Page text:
Cosmic rays are fast-moving, high-energy, charged particles. The particles can be electrons, protons, the nucleus of a helium atom, or something else. In our case, the cosmic rays we’re detecting are “alpha particles.” Alpha particles are actually high-speed helium nuclei (helium nuclei are two protons and two neutrons stuck together). They were named “alpha particles” long before we knew what they were made of, and the name just kind of stuck.


Did you know that your household smoke alarm emits alpha particles? Most smoke detectors contain a small bit (around 1/5,000th of a gram) of Americium-241, which emits an alpha particle onto a detector. As long as the detector sees the alpha particle, the smoke alarm stays quiet. However, since alpha particles are easy to block, when smoke gets in the way and blocks the alpha particles from reaching the detector, you hear the smoke alarm scream.


Alpha particles are pretty heavy and slow, and most get stopped by just about anything, like a sheet of paper or your skin. Because of this, alpha particles are not something people get very excited about, unless you actually eat the smoke detector and ingest the material (which is not recommended).


Both brick buildings as well as people emit beta particles. Beta particles are actually high-speed electrons or positrons (a positron is the antimatter counterpart to the electron), and they are quick, fast, and light. When an electron hit the foil ball, it traveled down and charged the foil leaves, which deflected a tiny bit inside the electroscope. A beta particle has a little more energy than an alpha particle, but you can still stop it in its tracks by holding up a thin sheet of plastic (like a cutting board) or tinfoil.


Important Project Considerations:


After creating your detector: You can bring your alpha particle detector near a smoke alarm, an old glow-in-the-dark watch dial or a Coleman lantern mantel. You can go on a hunt around your house to find where the particles are most concentrated. If you have trouble seeing the trails, try using a flashlight and shine it on the jar at an angle.


You will also be working with dry ice. The dry ice works with the alcohol to get the vapor inside the jar at just the right temperature so it will condense when hit with the particles. Note that you should NEVER TOUCH DRY ICE WITH YOUR BARE HANDS. Always use gloves and tongs and handle very carefully. Keep out of reach of children – the real danger is when kids think the ice is plain old water ice and pop it in their mouth.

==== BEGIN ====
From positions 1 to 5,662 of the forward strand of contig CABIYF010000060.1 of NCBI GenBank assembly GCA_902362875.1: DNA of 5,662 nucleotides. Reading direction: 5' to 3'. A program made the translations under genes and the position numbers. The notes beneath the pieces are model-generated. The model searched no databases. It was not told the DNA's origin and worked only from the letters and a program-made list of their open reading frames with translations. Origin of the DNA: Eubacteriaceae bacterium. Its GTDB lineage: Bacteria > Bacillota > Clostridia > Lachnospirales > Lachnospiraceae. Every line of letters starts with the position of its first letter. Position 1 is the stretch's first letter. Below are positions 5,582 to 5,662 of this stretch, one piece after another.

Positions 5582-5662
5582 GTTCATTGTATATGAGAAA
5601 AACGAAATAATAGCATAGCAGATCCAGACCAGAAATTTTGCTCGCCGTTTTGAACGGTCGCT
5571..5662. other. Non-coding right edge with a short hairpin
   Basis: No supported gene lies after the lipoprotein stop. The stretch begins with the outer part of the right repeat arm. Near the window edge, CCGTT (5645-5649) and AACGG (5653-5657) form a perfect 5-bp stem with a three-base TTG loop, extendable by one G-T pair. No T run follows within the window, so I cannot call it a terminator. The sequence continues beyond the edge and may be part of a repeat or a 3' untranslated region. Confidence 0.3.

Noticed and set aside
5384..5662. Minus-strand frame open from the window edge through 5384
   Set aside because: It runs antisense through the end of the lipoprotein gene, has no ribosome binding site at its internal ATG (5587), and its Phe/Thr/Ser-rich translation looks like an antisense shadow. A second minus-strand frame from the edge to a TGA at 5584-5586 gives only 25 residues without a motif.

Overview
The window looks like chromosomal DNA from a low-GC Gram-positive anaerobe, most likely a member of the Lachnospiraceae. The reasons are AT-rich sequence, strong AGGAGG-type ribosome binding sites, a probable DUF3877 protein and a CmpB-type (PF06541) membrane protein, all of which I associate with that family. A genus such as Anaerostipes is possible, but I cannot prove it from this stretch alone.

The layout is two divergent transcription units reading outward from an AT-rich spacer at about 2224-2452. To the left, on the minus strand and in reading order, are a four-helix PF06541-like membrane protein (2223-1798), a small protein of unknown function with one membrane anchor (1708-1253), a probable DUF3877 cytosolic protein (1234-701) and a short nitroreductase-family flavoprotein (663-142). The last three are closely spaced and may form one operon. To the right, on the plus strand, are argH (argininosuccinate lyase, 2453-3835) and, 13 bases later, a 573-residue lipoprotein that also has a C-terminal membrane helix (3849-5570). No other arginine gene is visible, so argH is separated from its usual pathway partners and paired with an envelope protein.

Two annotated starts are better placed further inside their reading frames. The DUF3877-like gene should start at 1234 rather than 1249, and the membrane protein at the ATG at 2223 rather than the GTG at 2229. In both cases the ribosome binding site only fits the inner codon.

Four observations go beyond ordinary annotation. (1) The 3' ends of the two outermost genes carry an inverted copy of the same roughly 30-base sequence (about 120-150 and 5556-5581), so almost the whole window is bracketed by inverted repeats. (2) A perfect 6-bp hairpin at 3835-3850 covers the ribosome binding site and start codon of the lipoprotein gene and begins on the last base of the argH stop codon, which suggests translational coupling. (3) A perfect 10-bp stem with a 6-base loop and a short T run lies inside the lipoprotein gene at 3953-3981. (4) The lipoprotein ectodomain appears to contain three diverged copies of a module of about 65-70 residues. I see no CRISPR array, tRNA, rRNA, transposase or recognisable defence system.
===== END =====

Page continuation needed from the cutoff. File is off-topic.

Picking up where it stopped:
If your dry ice comes in large blocks, the easiest way to break a large chunk of dry ice into smaller pieces is to insert your hands into heavy leather gloves, wrap the dry ice block in a few layers of towels, and hit with a hammer. Make sure you wrap the towels well enough so that when the dry ice shatters, it doesn’t spew pieces all over. Use a metal pie plate to hold the chunks while you’re working with them. Store unused dry ice in a paper bag in a cooler or the coldest part of the freezer. Dry ice freezes at -109 degrees Fahrenheit. Most freezers don’t get that cold, so expect your dry ice to disappear soon.


TIP: You can bring your alpha particle detector near a smoke alarm, an old glow-in-the-dark watch dial or a Coleman lantern mantel. You can go on a hunt around your house to find where the particles are most concentrated. If you have trouble seeing the trails, try using a flashlight and shine it right on the jar.


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Comments

10 Responses to “Alpha Particle Detector”

  1. Hmmm – it is working over here. Does this happen with any other of our videos? I would suggest logging out, and then logging back in to see if this clears it up. Let me know if you still need help.

  2. Hi misses Aurora, I tried clicking on the video but nothing was going on and I couldn’t seem to get it working, could you help me?

  3. I am not sure I understand your question – can you please ask again?

  4. Shiralee Seerden says:

    how dose it bern you

    samuel

  5. Dry ice is the solid state of carbon dioxide (CO2), which needs very low temperatures to transform from gas to solid (a process called “sublimation”). This happens around 110 degrees below zero (Fahrenheit), and is very commonly manufactured by increasing the pressure of the gas in a confined space.

  6. Lorelei Grecian says:

    I know I can’t do this experiment because I’m not old enough but I have a question. Can you make dry ice? And also why and how does it get so cold?

  7. Lillian Jackson says:

    This is amazing! Thanks foe posting so many cool videos Aurora!

  8. Stephen Chisholm says:

    Thank you.

  9. Oops! Sorry about that. The video had rendering errors and wouldn’t even play on our system. We recreated the video and it’s being uploaded now, so you can try it out in a little bit. Thanks for letting us know! 🙂

  10. Stephen Chisholm says:

    I am trying to access the Alpha Particle Detector video, but it is not working. Can you please help? Thanks